Comment by Andrew Geddis — February 25, 2013 @ 11:26 am

  28. deepred wrote “Or in the case of the undecideds, no-one seems to speak for them.”

    the undecideds don’t seem to be a very powerful voting bloc. I thought Alamein Kopu did a great job of representing the undecided position in 1999, but they couldn’t decide whether to vote for her, even though she absolutely oozed undecidedness.

    Comment by kahikatea — February 25, 2013 @ 11:49 am

  29. I can (weirdly) imagine people voting for Crusher, but Joyce?

    I think Hekia Parata would make an excellent leader of the National Party. Or Tau Henare.

    Comment by richdrich — February 25, 2013 @ 12:29 pm

  30. Parata is truly a hugely talented MP and quite the smooth communicator, after all.

    Comment by Vagabundo — February 25, 2013 @ 12:32 pm

  31. She was against letting Wanganui Collegiate integrate (and thus doom it to closure) according to today’s Dimpost. But she was shouted down by her Cabinet colleagues.

    This moves her up a few notches to negative 75 odd in my estimation

    Comment by Conrad — February 25, 2013 @ 12:42 pm

  32. Fair enough, can’t fault her for that one.

    Comment by Vagabundo — February 25, 2013 @ 12:44 pm

  33. Does anyone really care what it is that make whom vote what this far out?

    Thursday question time was interesting. No John, “invite me to your next barbie” Key. Stephen, “I’ll turn Johns meat while he’s away from the barbie” Joyce showed his hand is close to his chest. First time I’ve seen the speaker step into to translate his mumbled gibberish.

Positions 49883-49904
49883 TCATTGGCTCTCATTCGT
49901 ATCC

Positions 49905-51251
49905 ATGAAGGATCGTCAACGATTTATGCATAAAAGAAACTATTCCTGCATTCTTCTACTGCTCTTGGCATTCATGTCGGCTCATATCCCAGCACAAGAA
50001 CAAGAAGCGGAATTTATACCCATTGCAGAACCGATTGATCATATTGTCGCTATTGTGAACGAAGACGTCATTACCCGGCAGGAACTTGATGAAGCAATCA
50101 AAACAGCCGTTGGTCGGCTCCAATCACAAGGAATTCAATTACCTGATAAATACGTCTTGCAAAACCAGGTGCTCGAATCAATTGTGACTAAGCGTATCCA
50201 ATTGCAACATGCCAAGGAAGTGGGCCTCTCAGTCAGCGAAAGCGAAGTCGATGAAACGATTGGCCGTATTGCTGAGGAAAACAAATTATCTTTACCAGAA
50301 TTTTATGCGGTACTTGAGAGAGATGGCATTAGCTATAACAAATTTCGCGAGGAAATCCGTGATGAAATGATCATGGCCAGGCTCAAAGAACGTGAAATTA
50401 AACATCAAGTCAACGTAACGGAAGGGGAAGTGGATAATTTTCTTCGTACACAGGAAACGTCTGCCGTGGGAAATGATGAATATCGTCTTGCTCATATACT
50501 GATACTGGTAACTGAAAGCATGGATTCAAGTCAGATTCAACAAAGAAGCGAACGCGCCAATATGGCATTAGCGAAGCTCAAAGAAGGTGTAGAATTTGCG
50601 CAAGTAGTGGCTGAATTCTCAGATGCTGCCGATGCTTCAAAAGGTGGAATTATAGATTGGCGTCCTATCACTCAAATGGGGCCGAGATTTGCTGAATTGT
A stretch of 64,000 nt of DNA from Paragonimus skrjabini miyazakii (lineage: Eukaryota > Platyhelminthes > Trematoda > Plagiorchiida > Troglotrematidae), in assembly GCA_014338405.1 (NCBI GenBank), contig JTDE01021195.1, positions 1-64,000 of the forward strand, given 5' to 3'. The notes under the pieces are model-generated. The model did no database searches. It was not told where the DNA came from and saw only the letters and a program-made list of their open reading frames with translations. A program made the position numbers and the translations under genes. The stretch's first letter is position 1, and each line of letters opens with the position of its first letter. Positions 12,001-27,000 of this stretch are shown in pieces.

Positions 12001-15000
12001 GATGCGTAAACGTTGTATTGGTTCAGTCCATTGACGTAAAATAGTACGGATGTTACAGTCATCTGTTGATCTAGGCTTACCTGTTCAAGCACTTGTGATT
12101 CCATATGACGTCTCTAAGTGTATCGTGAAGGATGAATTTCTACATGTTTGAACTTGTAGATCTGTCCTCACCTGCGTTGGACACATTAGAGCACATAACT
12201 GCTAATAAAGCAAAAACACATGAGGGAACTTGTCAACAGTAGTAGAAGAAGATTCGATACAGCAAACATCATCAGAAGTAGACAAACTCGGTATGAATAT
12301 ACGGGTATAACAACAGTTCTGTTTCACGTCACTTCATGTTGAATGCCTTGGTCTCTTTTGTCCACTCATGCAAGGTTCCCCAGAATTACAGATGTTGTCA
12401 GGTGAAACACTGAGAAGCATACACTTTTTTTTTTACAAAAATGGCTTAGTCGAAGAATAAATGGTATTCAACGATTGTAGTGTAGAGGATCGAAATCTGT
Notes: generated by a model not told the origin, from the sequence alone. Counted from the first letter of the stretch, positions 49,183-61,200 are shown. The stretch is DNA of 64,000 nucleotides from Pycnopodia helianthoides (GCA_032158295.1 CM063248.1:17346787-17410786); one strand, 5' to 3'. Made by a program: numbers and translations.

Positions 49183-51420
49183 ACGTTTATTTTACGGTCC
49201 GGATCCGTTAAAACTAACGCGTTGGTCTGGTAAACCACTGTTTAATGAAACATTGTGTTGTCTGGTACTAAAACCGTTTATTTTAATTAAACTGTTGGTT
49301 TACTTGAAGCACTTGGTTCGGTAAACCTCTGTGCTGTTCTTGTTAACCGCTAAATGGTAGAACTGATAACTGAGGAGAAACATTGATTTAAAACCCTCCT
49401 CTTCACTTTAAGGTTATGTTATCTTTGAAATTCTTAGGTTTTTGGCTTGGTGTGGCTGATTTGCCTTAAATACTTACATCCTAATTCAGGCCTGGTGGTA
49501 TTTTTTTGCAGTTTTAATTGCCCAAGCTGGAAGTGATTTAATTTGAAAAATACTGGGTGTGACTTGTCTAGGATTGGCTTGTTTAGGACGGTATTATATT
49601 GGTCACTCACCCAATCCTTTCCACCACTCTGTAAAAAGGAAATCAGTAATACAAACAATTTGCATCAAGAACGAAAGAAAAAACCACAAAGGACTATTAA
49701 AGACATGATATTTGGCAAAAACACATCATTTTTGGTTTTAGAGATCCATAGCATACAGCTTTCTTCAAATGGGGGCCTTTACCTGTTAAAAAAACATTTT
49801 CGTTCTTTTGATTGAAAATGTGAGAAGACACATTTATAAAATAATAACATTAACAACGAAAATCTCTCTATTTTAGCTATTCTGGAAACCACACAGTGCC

Helen and the memory of that last mess of a third term has a lot to answer for.

    Comment by Costanza — February 25, 2013 @ 12:58 pm

  34. centrist voters like me, who supported labour under clark/cullen have shifted to national and won’t go back especially with labour’s obsession with regulations/tax policies and intentions of going together with greens/mana etc.Have gone too far to the left with union influences (little/claire curren/dr clark etc) and their appaling nag/nag/negativity whenever they are on the news.No hope in hell average fair people will vote for a coalition like this.

    Comment by straight talk — February 25, 2013 @ 1:15 pm

  35. One of the sources of said negativity has just been punted down the order, while Shearer’s opened the door a little for Cunliffe to get back to the front bench soon.

    Comment by Vagabundo — February 25, 2013 @ 1:51 pm

  36. @Costanza at 12.58 pm
    The Prime Minister is NEVER in the house on Thursdays. Neither is the Leader of the Opposition.
    Key isn’t there. Neither was Helen Clark.
    Shearer isn’t there. Neither was Goff.
    That is just the way it works and you shouldn’t take any notice of the fact that someone else answers on the PMs behalf.

    Comment by Alwyn — February 25, 2013 @ 1:55 pm

  37. Conrad #31: And it wasn’t too long ago that Bill English wanted to debunk perceptions that his party only cared about the rich.

    Comment by deepred — February 25, 2013 @ 3:14 pm

  38. PS: Here’s the exact quote: “It’s a legacy of the mistrust older people now have for National … If you decide you’ve been let down, it’s harder to change your mind. … There’s a perception that rich people vote National, and it’s true. I hate that. It would do us good to drive some of those people away.”

    Comment by deepred — February 25, 2013 @ 3:22 pm

  39. Am I missing something here? I expected to see all lines to be centred through their respective data sets.

    The regression is weighted to election results. Thus, a Green poll result has about 2% subtracted from it, and a Labour one has 3% added.